The way that modern surrounds are constructed makes installing one a very simple job that anyone can undertake successfully.
If you are installing a gas fire in a fireplace, it must be installed by a member of CORGI (Confederation of Registered Gas Installers). For further information contact: Gas Service Agents – Tel 0906 8517651.
A fireplace is the focal point of a room and there are now so many wonderful surrounds available that you can’t fail to create an eye-catching feature.
Even if you don’t like an existing fireplace surround, someone else may do; so remove it carefully and put any money you get for it towards the cost of your new surround.
Your brand-new surround can be further enhanced by having a companion set comprising brush, tongs and shovel, plus a coal hod and a firescreen.
Removing an Old Fireplace
Before removing an old fireplace, or if you are going to open up a chimney to have a new fire (solid fuel, gas or electric ornamental), have the chimney swept and tested. Contact a professional chimney sweep through your Yellow Pages.
Unless the room has been emptied for complete redecoration, roll back the carpet and cover any furniture that has to remain with dust sheets – there can be a lot of dust created.
If there is an old fireplace surround and hearth to remove, be very careful, since a cast-iron, brick or stone type is very heavy, and you will need help lowering it to the floor.
Due to its weight, you might have to allow a surround to fall. To help prevent any damage, pile some cushions and pillows on the floor in front of the hearth and cover them with dust sheets. Take care to stand clear.
You will probably need to use a bolster chisel and club hammer when removing a surround. Be sure to wear a face mask, safety spectacles and gloves.
Usually the hearth will have been laid after the surround was fitted. It is laid on a bed of mortar, so chisel away around the underside until you are able to get a crowbar or garden spade underneath, then lever upwards to free the hearth from the mortar bed. Remember, it will be heavy so have help on hand.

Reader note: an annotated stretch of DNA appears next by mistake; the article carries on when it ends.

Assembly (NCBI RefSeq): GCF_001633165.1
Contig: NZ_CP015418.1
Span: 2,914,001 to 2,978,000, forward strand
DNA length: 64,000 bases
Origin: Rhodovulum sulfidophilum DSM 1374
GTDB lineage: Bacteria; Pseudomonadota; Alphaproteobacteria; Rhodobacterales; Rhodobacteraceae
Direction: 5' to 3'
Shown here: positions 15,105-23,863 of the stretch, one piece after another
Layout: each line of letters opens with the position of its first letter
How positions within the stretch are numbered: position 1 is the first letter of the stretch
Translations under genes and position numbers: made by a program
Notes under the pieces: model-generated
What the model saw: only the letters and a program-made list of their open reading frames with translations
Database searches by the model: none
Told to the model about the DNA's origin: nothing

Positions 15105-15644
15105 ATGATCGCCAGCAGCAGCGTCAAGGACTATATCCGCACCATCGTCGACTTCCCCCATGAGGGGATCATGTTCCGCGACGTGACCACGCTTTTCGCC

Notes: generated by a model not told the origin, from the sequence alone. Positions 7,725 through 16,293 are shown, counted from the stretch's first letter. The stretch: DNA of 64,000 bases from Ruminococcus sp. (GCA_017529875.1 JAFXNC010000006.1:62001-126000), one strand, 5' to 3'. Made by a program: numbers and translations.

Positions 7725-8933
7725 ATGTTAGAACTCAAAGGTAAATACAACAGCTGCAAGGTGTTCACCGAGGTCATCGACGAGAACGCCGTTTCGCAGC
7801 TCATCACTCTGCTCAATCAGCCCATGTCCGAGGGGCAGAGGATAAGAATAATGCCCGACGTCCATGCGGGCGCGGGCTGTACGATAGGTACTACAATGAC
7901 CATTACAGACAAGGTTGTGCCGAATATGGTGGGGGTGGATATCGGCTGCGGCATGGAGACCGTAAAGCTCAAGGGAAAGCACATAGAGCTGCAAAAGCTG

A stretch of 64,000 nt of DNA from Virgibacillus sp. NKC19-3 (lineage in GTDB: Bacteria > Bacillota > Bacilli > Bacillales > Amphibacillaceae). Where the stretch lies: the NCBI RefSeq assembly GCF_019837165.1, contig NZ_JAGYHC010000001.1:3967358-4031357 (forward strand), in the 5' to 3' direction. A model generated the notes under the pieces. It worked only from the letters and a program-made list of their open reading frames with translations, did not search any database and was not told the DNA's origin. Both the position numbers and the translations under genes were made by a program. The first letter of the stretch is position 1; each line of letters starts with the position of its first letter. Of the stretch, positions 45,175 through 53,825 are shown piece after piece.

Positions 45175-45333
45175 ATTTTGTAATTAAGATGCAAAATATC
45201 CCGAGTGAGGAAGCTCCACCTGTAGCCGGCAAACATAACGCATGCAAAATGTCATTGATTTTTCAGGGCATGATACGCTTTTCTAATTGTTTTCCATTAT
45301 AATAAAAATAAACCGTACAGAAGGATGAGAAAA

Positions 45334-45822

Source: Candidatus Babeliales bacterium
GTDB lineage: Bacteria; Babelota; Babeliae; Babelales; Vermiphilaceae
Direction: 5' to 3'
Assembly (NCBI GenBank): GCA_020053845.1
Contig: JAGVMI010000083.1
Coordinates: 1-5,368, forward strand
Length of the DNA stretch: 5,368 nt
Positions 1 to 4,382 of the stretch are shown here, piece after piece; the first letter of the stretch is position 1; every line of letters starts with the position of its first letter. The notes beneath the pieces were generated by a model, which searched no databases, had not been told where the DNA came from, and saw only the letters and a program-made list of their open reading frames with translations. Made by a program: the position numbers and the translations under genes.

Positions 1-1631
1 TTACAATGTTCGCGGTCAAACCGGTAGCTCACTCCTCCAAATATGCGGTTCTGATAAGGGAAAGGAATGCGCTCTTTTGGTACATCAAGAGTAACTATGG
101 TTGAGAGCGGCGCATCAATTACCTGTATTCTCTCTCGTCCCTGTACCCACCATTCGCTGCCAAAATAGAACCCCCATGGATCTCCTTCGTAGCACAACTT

Below the hearth will be a layer of concrete which is level with the floorboards. This is the constructional hearth and can remain in place and be covered by a new hearth or floorcovering (1). If it needs to be smoothed, use a self-levelling compound; this is simply poured on to the floor, smoothed out with a trowel and left to dry to a level finish. Sometimes the hearth will comprise a layer of tiles level with the floorboards. These can remain in place or be lifted with the bolster chisel and club hammer.
A fireplace surround will be held to the wall with screws driven through metal lugs. The lugs – there may be one or two on each side – will be buried in the wall plaster. To locate them, chip away an inch or so of plaster all around the edge, using the cold chisel and club hammer. This will reveal the screws which can be removed. They may, however, be rusted in and need to have the heads drilled off to free the lugs. The surround can now be lowered to the floor – remember it will be heavy.
A wooden surround may be screwed to wood battens. Again, it’s a matter of locating the screws which will be hidden behind wood plugs or filler. You may have to strip off any paint or varnish to locate the filler used to conceal the screw heads.
A tiled surround will have a concrete backing which will be fixed to the wall through lugs.
A stone or brick surround will have been built with individual components held together with mortar. Chip away the mortar bit by bit, starting with the top course. Sometimes there may be metal wall ties linking some mortar courses to the wall behind. These can be chipped out of the wall.
With the fireplace surround removed, you may be faced with a fireback. This will be in two sections and can be removed, top half first, followed by the lower portion using the bolster and club hammer.
Remaining in the hearth will be some rubble used as a backing for the fireback; remove all the rubble to leave a rectangular brick opening ready for your new gas or electric fire, fireplace surround and hearth. Depending on the condition of the brickwork in the opening, you may want to keep it or cover it over with a new facing of brick or stone as a feature, or fit a new fireback.